Multifocal Lens Implants

Refractive Lens Exchange (RLE) is a procedure where your eye's natural lens is replaced with an artificial lens or implant to achieve sharper focus at near, intermediate, and/or far.

People who are middle-aged or older, typically over the age of 50, may have the beginnings of cataracts that eventually could worsen and cloud the vision. In time, these cataracts could become advanced enough to require cataract surgery, replacing the eye's clouded lens with an artificial or intraocular lens.

If you have early cataracts, you could choose to have a refractive lens exchange instead of waiting for the cataracts to advance enough to require cataract surgery. An artificial (intraocular) lens can provide significantly better uncorrected vision at that point, especially if you currently wear glasses or contacts for better vision.

A major appeal of Refractive Lens Exchange is represented in the newer multifocal intraocular lenses, traditionally used in cataract surgery, with their ability to restore distance vision as well as improve near vision that enables functions such as computer use and reading for aging eyes. Dr. Holland utilizes a variety of premium lenses including the ReSTOR and Technis Multifocal Intraocular Lenses.

Presbyopia affects all of us beginning at around age 40, when our eye's natural lens grows more rigid and affects our ability to see up close. If you are frustrated by having reading glasses in every room of your house, then Refractive Lens Exchange may be the option for you.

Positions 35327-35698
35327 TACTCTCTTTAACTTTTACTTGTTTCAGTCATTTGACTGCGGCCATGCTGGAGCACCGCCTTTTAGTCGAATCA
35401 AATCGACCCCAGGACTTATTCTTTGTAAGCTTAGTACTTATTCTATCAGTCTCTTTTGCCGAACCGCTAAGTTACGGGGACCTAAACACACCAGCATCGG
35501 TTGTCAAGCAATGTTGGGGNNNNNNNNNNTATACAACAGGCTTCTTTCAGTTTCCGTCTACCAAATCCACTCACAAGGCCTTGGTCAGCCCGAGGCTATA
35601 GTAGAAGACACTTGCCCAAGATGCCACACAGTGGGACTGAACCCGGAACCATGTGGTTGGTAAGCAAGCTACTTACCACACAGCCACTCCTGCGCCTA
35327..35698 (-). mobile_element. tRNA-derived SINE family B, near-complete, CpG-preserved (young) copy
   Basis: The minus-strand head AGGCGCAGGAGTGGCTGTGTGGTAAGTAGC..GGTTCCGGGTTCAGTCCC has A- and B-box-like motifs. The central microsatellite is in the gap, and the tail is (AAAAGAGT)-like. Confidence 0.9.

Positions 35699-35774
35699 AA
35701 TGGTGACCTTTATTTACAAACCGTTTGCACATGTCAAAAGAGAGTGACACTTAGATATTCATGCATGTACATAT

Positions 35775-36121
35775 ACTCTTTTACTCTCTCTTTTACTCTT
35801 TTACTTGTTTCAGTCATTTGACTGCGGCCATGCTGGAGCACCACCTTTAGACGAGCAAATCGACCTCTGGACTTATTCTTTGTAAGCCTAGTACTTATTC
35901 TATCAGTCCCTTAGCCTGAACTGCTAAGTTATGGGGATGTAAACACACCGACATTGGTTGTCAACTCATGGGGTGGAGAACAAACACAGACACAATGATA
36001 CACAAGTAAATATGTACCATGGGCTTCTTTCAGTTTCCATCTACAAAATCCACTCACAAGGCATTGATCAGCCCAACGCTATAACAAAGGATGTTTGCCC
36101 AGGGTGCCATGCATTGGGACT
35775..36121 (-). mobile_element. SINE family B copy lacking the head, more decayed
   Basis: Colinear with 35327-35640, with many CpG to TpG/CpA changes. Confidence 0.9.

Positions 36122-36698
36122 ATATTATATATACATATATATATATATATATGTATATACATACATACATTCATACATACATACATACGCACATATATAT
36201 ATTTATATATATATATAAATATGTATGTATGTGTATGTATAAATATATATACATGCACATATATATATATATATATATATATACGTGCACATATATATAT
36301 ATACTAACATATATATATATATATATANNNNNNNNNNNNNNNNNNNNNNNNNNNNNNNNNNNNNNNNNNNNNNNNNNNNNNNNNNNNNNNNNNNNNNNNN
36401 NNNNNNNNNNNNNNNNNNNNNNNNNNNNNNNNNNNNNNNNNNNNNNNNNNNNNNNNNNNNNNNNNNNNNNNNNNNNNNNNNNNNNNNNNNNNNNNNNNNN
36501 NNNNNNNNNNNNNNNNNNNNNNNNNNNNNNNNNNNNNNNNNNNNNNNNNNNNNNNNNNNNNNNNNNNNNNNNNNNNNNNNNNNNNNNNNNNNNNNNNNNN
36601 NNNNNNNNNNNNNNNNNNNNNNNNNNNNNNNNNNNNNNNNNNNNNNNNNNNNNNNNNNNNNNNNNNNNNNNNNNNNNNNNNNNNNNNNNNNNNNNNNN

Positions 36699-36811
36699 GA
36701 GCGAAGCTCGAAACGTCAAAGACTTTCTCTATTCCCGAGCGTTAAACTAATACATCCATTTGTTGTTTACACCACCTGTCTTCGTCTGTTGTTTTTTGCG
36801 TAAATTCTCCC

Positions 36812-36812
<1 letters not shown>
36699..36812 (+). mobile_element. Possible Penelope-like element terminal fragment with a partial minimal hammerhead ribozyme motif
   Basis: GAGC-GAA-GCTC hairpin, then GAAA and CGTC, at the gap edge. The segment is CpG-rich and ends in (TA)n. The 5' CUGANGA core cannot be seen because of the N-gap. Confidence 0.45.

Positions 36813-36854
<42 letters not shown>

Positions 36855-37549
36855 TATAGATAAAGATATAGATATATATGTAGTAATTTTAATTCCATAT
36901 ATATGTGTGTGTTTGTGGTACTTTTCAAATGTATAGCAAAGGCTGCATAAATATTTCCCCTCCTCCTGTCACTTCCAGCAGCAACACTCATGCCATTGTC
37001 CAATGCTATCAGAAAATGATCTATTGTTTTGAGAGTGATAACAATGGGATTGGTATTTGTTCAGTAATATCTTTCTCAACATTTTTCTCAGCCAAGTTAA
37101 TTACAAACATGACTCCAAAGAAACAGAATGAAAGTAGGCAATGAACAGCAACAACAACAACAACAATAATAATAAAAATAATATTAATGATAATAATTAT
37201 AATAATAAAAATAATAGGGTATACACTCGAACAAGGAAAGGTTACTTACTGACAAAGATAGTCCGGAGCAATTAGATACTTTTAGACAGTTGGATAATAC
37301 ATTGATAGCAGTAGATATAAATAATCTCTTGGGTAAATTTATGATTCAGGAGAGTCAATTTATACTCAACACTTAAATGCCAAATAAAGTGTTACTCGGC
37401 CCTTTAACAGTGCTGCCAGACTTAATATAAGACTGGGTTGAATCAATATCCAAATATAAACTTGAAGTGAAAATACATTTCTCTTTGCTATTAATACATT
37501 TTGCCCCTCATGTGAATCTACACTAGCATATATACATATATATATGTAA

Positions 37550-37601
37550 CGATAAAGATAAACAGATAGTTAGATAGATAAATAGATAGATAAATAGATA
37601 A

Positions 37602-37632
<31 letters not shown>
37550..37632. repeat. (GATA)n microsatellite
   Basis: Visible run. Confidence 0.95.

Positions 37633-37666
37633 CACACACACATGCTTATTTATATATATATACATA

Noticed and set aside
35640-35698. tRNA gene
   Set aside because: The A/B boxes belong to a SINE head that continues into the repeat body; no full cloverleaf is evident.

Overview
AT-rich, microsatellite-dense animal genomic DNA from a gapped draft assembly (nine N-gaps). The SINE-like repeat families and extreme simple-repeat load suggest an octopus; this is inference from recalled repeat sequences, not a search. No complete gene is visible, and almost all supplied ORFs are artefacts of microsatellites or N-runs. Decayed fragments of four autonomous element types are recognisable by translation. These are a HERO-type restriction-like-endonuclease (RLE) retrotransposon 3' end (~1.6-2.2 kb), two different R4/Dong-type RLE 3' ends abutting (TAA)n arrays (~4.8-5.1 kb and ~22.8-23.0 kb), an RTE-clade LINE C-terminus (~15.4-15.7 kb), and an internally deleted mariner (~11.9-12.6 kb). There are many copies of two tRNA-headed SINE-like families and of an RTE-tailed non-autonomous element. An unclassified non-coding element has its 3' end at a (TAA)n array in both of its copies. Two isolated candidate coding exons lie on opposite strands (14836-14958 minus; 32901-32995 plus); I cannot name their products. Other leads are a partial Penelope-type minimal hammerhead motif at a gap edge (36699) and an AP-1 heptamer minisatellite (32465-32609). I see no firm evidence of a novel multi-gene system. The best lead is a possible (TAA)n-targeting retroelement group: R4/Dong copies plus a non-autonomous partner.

For extreme farsightedness (hyperopia) higher than +4.00 diopters, LASIK generally is not recommended, making refractive lens exchange a possible option. If a traditional intraocular lens is used, distance vision can be corrected, but reading glasses would be needed. If a premium or multifocal lens is used, reading glasses may be needed infrequently.

While Refractive Lens Exchange is relatively safe, you do need to consider that any surgery has risks that should be discussed in detail with your eye surgeon. The procedure for refractive lens exchange is identical to cataract surgery, which is a relatively safe procedure. While RLE technically does not have FDA approval, some surgeons will use the procedure off label, meaning that the procedure is not specifically approved by the FDA for this purpose. This type of use is perfectly legal and sometimes a practical option for elective vision correction surgery, particularly for older people who are dependent on reading glasses and for younger people who may not be candidates for LASIK or PRK.

If you desire more information on Refractive Lens Exchange, contact the Holland Eye Center at (864) 312-3399 for a free consultation to discuss your options with Dr. Holland.